Thanks for reading. All I can say is that hopefully it will all make sense to you before the story is complete. Though the holodeck scene (s) do allow me to provide a glimpse of the Cuellar mission, which is something I had alluded to in an earlier story. And it provides me a chance to return to writing Terrence and I don't like going too long without putting him in the mix in some fashion. I was starting to miss writing the guy, though CeJay is doing a bang up job with Terrence and Cuffe in "The God Particle".
Imperial Romulan Cruiser Aidoann
The latest wail nearly broke Samson. He shuddered, his marrow freezing in his bones at the wet, heart-rending sound that had been ripped from Daneeka.
He had never known the Bolian to be anything but resilient, and for the Romulans to draw such horrific shrieking from her, the admiral didn’t want to imagine what Gakket was putting her through.
His fears and concern were also heightened by the fact that he had been placed in a windowless cell and held in by an old fashioned nearly impenetrable metal door. It didn’t help matters that the Romulans had thrown Ousanas into the cell moments before they had begun their brutal ministrations on Daneeka.
At that time the smirking Gakket had been honest about his desire for both of them to share in listening helplessly to Daneeka’s misery. He brayed that it would weaken their resolve.
Samson thought differently. It stoked his desire to escape and to further to enact revenge. He wasn’t so sure that his old comrade felt the same.
Ousanas Dar sat slouching on a bench, his face a mass of green-blood dried welts and bruises. His ears twitched at each harrowing sound issuing from a bulkhead speaker.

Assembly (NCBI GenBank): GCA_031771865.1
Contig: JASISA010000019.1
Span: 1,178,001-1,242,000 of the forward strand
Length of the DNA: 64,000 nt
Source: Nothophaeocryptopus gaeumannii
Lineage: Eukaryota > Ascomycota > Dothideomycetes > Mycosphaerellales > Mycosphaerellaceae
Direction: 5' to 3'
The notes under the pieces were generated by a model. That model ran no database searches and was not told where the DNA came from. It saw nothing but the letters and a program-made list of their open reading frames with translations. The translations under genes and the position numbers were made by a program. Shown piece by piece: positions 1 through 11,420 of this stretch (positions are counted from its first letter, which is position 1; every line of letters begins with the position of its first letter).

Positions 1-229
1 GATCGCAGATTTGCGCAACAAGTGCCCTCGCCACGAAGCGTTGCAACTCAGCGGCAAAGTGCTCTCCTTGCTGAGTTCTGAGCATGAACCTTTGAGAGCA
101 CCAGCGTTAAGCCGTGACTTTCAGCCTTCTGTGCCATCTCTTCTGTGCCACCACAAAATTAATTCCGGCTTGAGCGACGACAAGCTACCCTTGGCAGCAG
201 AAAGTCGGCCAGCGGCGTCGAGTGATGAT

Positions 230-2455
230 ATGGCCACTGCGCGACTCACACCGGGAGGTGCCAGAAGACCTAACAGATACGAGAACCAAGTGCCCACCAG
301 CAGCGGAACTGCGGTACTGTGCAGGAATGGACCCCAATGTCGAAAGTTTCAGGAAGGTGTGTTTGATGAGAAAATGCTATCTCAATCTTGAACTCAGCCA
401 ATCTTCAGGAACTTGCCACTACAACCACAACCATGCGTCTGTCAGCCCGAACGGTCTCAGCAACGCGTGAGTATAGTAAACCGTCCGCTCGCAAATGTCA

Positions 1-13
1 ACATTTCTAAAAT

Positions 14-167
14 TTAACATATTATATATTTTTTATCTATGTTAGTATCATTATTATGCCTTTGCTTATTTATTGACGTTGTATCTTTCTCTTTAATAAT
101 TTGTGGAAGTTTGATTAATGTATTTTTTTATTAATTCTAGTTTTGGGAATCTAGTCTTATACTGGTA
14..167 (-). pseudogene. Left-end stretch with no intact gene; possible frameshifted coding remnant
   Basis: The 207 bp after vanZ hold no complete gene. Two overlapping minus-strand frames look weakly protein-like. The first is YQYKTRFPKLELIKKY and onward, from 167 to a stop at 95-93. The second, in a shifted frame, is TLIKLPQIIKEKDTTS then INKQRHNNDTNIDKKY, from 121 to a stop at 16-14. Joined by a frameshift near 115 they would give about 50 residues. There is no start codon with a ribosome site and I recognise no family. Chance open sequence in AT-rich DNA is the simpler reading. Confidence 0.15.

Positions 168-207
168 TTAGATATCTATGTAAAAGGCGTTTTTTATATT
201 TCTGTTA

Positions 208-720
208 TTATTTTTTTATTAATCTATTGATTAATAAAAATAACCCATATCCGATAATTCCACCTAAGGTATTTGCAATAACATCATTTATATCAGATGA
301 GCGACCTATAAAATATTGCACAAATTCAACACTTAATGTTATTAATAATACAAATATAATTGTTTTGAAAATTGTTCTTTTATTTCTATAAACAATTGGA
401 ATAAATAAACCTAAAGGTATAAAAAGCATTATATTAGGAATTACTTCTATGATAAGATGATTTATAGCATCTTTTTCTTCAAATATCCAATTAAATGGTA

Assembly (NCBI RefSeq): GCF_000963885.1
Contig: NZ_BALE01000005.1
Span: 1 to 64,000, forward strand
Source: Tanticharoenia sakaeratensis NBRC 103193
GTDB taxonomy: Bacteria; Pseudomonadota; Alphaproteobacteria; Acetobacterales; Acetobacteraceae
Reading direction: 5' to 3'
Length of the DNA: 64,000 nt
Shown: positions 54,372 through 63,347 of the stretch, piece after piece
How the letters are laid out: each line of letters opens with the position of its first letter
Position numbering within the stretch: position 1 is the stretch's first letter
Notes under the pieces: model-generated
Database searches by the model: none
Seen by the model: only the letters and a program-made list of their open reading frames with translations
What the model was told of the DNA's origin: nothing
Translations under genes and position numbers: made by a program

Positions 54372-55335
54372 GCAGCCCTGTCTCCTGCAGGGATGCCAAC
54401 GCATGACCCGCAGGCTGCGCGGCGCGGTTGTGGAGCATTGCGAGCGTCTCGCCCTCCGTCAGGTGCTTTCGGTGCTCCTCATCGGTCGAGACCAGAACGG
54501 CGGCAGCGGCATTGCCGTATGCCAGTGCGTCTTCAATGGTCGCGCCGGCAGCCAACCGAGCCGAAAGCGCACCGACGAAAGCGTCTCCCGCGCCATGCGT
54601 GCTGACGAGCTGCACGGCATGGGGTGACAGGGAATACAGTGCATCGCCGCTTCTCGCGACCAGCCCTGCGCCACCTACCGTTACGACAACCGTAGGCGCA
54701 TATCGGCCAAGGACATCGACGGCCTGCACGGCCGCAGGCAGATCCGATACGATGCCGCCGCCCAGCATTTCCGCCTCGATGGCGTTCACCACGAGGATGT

“Ousanas,” Samson ventured softly, done with pretenses. “Are you okay?” The admiral was crouching by the door, looking in vain for some defect in its makeup that would help him engineer an escape.
“Mind probe,” the Romulan muttered quietly, almost whispering.
“What was that?” Samson asked.
“It sounds like they’ve attached mind probes to Daneeka,” he spoke louder. His voice had no inflection, but his countenance weighed heavy with despair. “I have not heard such a sound in many years. I had hoped not to hear it ever again.”
“I don’t want to hear it, or experience this mind probe, and I sure as hell want to help Daneeka get free of it,” Samson declared. “And I need your help for that.” He paused, giving the battered man a once over. The admiral had been so eager to stave off his own despair with concocting an escape plan that he hadn’t stopped to comprehend what the Gakket’s goons had done to Ousanas.